SEB has signed an agreement with Ripple, a San Francisco based fintech company, to use their blockchain technology solution as a basis for payment transactions. The first step will be to enable customers to make real-time transfers between SEB accounts in Stockholm and New York.
“This is a way to explore the potential of new technologies and an example of how we, by working with innovative technology companies, can be even more relevant to our customers,” says Paula da Silva, head of Transaction Services at SEB.
Blockchain technology means that all parties involved in a transaction share an identical copy of a common ledger. A transaction is recorded instantaneously in both the sender’s and recipient’s version of the shared document. The transaction is encrypted and cannot be manipulated. It takes place in real time and there is no need for intermediaries.
The new partnership will enable SEB to pilot the blockchain flavour developed by US fintech company Ripple. SEB has verified that the solution is compatible with the bank’s infrastructure and work is now underway to build a complete payment solution
“By using Ripple’s distributed financial technology, our customers can initiate real-time transfers between their SEB accounts in Sweden and the bank’s branch in New York,” says Paula da Silva.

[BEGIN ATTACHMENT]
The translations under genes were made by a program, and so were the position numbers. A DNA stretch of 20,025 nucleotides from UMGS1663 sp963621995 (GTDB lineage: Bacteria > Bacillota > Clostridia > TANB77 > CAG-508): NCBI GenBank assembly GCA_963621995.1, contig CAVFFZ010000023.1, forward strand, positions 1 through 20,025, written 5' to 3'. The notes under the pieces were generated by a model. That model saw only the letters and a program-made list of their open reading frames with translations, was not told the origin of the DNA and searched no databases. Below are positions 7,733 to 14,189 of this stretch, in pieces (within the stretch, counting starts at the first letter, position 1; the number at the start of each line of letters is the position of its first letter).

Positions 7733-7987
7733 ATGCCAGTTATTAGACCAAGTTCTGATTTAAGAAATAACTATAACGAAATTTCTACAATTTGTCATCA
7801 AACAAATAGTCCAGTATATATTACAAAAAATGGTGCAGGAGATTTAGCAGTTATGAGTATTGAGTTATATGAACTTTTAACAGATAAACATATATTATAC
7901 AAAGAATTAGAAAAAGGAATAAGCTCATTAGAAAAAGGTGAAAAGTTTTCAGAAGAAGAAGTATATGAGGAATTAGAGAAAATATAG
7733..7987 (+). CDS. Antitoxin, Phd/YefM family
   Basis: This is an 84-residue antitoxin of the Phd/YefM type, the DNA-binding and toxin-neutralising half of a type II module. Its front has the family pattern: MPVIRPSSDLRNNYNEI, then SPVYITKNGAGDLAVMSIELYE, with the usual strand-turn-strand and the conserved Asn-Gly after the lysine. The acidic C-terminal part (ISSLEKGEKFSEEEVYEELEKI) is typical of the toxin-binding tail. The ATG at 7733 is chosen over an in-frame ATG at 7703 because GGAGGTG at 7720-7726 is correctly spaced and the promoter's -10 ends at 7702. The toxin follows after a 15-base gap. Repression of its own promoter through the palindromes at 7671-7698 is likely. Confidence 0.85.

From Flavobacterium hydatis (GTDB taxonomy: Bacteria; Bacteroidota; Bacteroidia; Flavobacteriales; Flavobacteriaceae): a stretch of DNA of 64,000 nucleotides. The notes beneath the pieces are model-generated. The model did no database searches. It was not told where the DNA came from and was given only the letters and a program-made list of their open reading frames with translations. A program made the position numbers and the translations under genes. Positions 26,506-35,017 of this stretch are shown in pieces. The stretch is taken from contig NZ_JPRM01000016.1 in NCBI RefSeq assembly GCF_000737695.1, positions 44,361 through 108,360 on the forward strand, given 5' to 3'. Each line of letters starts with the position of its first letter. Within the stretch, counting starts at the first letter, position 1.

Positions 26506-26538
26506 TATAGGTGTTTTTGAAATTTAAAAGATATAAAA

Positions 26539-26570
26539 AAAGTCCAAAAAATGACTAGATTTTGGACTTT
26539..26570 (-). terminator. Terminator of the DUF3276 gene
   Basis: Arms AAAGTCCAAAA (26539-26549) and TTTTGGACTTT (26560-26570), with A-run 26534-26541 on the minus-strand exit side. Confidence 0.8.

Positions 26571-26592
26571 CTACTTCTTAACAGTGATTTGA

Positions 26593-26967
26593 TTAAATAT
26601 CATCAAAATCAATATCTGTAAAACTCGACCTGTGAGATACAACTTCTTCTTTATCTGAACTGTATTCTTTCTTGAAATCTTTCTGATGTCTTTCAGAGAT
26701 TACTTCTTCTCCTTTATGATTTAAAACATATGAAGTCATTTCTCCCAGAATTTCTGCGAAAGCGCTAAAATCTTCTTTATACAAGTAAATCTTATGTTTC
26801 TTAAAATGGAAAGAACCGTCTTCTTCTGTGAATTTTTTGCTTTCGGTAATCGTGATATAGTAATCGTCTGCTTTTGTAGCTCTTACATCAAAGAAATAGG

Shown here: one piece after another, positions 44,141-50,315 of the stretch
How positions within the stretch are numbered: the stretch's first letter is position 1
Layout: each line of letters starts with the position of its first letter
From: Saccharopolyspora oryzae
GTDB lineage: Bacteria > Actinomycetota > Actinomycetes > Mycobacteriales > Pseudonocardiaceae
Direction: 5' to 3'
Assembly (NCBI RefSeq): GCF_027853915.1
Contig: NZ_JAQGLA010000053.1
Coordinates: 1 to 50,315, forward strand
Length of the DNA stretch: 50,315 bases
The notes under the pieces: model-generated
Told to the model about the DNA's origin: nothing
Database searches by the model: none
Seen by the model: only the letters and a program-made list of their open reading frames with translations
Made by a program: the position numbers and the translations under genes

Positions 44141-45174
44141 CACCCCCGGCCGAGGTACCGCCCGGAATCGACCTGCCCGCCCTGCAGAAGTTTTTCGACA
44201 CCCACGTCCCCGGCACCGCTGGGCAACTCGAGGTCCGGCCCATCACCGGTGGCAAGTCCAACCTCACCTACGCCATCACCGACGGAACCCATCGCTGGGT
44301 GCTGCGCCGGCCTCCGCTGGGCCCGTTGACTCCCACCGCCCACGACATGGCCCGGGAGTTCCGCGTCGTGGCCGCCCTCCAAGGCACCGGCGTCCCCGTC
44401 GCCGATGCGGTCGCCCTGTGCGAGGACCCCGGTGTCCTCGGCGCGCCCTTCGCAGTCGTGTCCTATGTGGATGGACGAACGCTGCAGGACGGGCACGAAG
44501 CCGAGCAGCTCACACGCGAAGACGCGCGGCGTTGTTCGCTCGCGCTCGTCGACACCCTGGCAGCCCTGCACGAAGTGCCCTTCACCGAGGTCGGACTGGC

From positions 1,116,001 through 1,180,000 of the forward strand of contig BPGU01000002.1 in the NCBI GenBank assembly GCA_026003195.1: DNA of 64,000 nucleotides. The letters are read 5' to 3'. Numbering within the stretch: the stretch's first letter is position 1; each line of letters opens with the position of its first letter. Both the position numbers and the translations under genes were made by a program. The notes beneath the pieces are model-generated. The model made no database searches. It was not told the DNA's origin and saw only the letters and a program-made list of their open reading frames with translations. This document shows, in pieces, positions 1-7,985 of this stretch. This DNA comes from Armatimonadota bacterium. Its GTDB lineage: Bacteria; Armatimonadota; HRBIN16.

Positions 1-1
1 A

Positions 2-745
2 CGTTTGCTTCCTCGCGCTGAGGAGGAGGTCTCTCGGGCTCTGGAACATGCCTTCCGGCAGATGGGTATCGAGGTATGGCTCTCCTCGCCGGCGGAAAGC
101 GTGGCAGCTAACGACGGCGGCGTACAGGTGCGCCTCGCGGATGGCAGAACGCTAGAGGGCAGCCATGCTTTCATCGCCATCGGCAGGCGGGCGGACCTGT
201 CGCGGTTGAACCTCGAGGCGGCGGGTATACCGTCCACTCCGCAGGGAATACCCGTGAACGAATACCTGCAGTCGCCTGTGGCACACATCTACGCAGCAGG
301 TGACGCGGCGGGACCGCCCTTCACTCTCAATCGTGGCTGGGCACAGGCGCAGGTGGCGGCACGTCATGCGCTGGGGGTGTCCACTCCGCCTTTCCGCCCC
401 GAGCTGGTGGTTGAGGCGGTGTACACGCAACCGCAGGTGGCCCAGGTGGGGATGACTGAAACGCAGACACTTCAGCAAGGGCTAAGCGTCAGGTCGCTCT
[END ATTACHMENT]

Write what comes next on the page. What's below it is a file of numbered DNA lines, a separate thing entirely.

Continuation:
The first customer transactions are planned for next year, and will offer customers real-time transfers with later cut-off times than today.
“In the next step, we plan to expand the solution to include all geographies and time zones in which we operate“.
Partnerships and standard
The first step, is an internal blockchain within SEB. In the future it is likely that networks with partner banks using the same technology will appear. Together they can build interledger connections for secure real-time payments.
“We face huge leaps in technology and many players compete to create standards that enable global solutions. It is not possible to predict who will be successful and therefore we have to experiment and try different solutions”.
Since last year, SEB is part of the Distributed Ledger Group, where some 50 international banks have joined forces in a partnership to develop common standards for the distributed ledger technology.
In August SEB, through its venture capital unit, also made an investment in Coinfiy, a Danish fintech company, which develops solutions for blockchain payments.